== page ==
This highlights the dire need for us, as a people, to prepare for the Tsunami that is about to break in cancer by raising awareness and promoting research for prevention and treatment of all cancer types. This will go a long way in reducing cancer incidence and cancer-related deaths in Nigeria.

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Luckily, cancer incidence is still lower in Nigeria than developed nations like the United Kingdom (UK) so there is need to nip it in the bud. James M. Allan, a Professor of Cancer Genetics at Newcastle University, suggested that the difference in life expectancy at birth in both countries may be the reason behind this.

The current life expectancy at birth in Nigeria is 52.62 years whilst life expectancy at birth in the UK is 80.54 years (source: CIA World Fact Book). And the median age of most cancers at diagnosis is often between 60 and 68 years.

The most prevalent cancers in Nigeria are breast, cervical and prostrate cancers. Cancer treatments are expensive but these are curable if detected early. The outlook for patients with these cancers is much better than two to three decades ago, with better cure rates and longer term disease freesurvival.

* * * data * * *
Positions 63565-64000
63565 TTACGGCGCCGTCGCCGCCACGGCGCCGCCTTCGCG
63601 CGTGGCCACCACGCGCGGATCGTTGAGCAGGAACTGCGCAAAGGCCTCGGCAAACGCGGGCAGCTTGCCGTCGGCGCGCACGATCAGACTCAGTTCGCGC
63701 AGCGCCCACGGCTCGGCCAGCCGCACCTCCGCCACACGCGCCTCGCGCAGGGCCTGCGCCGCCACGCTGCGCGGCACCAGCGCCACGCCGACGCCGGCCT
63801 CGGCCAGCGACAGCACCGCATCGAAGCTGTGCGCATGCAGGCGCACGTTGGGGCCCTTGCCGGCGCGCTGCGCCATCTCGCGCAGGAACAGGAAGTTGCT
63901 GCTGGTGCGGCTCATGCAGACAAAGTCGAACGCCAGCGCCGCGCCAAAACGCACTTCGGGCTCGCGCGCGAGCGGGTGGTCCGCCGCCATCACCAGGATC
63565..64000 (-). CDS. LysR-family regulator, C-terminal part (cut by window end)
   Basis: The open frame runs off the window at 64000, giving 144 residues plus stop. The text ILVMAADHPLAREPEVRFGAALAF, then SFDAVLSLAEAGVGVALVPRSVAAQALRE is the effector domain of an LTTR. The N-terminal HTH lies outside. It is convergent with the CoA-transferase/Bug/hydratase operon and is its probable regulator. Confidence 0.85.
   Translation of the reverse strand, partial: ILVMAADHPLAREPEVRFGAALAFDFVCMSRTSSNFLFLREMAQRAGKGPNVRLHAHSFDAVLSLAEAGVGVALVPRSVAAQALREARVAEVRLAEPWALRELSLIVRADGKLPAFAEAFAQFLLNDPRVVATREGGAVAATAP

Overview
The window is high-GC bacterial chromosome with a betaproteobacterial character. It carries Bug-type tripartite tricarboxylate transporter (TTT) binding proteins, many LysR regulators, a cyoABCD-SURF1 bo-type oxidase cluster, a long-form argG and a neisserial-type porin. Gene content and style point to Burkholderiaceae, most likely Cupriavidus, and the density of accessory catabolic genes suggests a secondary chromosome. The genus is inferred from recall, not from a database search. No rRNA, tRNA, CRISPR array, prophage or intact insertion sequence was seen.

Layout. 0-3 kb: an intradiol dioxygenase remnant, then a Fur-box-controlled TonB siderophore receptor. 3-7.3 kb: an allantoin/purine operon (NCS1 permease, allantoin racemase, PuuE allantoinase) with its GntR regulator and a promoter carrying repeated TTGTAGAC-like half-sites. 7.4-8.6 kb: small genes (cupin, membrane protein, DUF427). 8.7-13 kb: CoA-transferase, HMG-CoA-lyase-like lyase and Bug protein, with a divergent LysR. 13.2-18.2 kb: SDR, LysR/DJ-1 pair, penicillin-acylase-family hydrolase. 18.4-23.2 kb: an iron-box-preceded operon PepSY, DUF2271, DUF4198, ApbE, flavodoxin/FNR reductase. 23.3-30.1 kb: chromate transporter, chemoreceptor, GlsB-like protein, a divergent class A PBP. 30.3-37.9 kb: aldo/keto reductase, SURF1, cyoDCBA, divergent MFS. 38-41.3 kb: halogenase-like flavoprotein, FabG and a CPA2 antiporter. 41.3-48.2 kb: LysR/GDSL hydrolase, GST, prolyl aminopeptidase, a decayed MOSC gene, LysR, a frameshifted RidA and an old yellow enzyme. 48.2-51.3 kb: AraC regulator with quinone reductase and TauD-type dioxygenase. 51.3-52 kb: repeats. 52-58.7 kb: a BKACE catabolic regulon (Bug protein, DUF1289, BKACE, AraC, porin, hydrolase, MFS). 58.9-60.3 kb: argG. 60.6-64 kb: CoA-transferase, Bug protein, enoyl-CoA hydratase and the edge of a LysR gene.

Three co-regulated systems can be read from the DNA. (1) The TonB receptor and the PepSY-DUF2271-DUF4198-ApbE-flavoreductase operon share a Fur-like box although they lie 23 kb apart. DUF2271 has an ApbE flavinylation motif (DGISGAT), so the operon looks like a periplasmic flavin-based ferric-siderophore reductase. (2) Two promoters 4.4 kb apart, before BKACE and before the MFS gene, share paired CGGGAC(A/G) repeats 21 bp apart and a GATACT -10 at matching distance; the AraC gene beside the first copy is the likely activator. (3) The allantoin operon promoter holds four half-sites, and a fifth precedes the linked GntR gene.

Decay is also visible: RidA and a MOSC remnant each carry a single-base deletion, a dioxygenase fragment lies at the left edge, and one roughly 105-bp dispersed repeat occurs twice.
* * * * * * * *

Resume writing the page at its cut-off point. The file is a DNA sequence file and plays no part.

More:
However, cancer treatment centres are very few in the country. And most of them lack modern equipment for diagnosing and treating the condition. It was reported last year that only two radiotherapy machines are functional in the country.

The Federal Government, in conjunction with the state and local governments, need to float and equip more mobile centres throughout the country to fight this scourge. And also create awareness about the causative factors, preventative measures, likely treatment options and facilities where such treatments are available. I implore them to also make provisions in the annual budget for extensive researches into all cancer types affecting Nigerians.

Cancer is no respecter of age, sex, ethnicity, religion, class, wealth, beauty, talent, intelligence, fame or power. But together we can all do something about cancer. Join the fight against cancer.